Java Reference
In-Depth Information
Exercise 2.60 What is wrong with the following version of the constructor of TicketMachine ?
public TicketMachine(int cost)
int price = cost;
balance = 0;
total = 0;
Try out this version in the better-ticket-machine project. Does this version compile? Create
an object and then inspect its fields. Do you notice something wrong about the value of the
price field in the inspector with this version? Can you explain why this is?
It is quite common to initialize local variables within their declaration. So we could abbrevi-
ate the first two statements of refundBalance as
int amountToRefund = balance;
but it is still important to keep in mind that there are two steps going on here: declaring the
variable amountToRefund and giving it an initial value.
Pitfall A local variable of the same name as a field will prevent the field being accessed from within
a constructor or method. See Section 3.12.2 for a way around this when necessary.
Fields, parameters, and local variables
With the introduction of amountToRefund in the refundBalance method, we have now
seen three different kinds of variables: fields, formal parameters, and local variables. It is
important to understand the similarities and differences between these three kinds. Here is a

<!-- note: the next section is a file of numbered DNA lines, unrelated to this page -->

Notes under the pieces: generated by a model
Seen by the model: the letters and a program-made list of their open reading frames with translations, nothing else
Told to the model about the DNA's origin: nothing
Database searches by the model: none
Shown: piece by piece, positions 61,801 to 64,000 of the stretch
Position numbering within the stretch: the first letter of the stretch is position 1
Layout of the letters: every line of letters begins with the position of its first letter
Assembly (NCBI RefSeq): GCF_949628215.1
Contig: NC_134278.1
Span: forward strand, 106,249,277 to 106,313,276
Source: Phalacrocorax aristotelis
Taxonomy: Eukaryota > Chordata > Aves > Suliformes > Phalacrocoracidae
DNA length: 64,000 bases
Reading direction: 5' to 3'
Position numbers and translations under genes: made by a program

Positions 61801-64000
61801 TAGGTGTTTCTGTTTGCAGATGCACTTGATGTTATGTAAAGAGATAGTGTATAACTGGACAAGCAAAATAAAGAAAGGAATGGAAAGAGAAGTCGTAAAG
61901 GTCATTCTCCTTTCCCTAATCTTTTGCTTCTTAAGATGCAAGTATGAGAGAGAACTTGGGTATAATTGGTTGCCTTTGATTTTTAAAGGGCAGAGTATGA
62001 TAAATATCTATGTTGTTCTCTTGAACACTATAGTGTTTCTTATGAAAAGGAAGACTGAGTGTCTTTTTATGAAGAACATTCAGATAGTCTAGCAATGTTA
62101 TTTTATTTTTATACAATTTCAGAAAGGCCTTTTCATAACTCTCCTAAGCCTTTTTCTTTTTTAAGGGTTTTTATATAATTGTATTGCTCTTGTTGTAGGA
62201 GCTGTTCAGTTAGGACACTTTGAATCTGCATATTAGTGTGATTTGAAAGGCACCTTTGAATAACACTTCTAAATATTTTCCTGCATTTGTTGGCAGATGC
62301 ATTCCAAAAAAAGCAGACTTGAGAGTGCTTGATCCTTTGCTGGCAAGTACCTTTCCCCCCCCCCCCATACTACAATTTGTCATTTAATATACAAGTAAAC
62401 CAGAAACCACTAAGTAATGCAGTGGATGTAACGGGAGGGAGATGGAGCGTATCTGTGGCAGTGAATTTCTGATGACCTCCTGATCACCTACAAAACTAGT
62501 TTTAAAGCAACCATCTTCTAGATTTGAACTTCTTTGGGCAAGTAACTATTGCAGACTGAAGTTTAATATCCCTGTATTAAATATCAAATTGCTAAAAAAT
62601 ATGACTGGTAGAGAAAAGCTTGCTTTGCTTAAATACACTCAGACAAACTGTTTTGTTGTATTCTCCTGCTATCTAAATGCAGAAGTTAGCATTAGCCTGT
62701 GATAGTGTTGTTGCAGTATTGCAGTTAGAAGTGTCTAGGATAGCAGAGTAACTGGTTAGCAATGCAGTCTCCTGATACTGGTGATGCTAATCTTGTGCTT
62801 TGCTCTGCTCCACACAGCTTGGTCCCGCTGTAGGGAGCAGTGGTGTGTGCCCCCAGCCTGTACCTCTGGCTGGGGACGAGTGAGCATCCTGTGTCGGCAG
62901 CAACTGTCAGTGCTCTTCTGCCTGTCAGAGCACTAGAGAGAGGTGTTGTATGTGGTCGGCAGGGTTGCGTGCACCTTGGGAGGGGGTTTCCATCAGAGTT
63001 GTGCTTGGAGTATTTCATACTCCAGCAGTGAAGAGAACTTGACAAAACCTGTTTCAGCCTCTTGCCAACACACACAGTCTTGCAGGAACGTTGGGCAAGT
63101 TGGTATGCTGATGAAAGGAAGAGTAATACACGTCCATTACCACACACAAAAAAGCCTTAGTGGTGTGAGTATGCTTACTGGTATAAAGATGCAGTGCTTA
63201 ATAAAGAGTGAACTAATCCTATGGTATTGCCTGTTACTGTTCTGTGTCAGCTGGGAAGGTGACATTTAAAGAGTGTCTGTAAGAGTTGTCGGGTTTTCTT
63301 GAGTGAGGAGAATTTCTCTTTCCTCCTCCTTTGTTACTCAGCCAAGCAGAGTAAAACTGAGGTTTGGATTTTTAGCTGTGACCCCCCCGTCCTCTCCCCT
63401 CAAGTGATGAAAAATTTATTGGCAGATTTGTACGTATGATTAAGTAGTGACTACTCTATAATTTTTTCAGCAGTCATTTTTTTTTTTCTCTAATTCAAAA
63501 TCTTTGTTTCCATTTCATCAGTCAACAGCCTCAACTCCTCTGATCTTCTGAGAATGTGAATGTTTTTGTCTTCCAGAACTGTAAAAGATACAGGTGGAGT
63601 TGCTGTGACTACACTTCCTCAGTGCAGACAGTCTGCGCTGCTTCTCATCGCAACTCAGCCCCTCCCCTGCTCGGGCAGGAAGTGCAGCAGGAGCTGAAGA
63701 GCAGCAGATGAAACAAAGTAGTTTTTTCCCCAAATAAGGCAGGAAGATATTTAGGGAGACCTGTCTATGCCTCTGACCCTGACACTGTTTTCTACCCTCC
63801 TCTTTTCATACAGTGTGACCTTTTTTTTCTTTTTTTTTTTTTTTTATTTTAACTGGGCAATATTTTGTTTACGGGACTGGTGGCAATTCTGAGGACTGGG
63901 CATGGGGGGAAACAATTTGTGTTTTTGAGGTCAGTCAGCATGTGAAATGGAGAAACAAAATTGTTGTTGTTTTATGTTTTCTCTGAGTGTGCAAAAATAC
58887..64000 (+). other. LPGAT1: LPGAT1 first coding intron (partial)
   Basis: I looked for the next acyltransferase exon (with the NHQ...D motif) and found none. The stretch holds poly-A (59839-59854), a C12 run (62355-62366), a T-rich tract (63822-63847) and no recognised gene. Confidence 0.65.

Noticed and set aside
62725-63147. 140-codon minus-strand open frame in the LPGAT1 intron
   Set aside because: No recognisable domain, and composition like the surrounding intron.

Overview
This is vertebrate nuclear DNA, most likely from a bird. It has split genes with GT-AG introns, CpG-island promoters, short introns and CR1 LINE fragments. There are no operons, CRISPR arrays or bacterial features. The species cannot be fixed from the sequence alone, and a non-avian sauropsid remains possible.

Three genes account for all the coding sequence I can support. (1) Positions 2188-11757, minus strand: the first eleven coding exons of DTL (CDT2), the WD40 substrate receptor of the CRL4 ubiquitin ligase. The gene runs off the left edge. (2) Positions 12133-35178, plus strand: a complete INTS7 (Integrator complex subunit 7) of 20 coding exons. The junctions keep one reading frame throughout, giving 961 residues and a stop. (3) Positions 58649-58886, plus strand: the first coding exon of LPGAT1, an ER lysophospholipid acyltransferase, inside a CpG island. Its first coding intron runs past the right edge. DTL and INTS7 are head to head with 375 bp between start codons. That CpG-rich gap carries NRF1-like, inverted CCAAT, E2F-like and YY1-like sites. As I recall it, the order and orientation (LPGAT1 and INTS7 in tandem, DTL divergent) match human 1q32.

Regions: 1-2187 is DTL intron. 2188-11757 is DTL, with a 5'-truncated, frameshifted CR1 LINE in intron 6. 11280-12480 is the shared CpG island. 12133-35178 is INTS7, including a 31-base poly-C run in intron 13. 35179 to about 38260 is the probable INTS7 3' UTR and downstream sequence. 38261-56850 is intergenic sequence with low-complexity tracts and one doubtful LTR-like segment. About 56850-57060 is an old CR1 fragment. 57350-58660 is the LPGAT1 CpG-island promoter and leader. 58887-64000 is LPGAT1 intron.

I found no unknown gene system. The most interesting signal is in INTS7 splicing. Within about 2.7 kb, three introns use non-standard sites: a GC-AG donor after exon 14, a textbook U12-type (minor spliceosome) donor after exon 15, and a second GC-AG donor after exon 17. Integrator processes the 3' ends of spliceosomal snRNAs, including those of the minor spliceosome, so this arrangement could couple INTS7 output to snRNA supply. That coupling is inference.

summary of their features:
All three kinds of variables are able to store a value that is appropriate to their defined types.
For instance, a defined type of int allows a variable to store an integer value.
Fields are defined outside constructors and methods.
Fields are used to store data that persist throughout the life of an object. As such, they main-
tain the current state of an object. They have a lifetime that lasts as long as their object lasts.
Fields have class scope: their accessibility extends throughout the whole class, so they can be
used within any of the constructors or methods of the class in which they are defined.
As long as they are defined as private , fields cannot be accessed from anywhere outside
their defining class.
Formal parameters and local variables persist only for the period that a constructor or method
executes. Their lifetime is only as long as a single call, so their values are lost between calls.
As such, they act as temporary rather than permanent storage locations.
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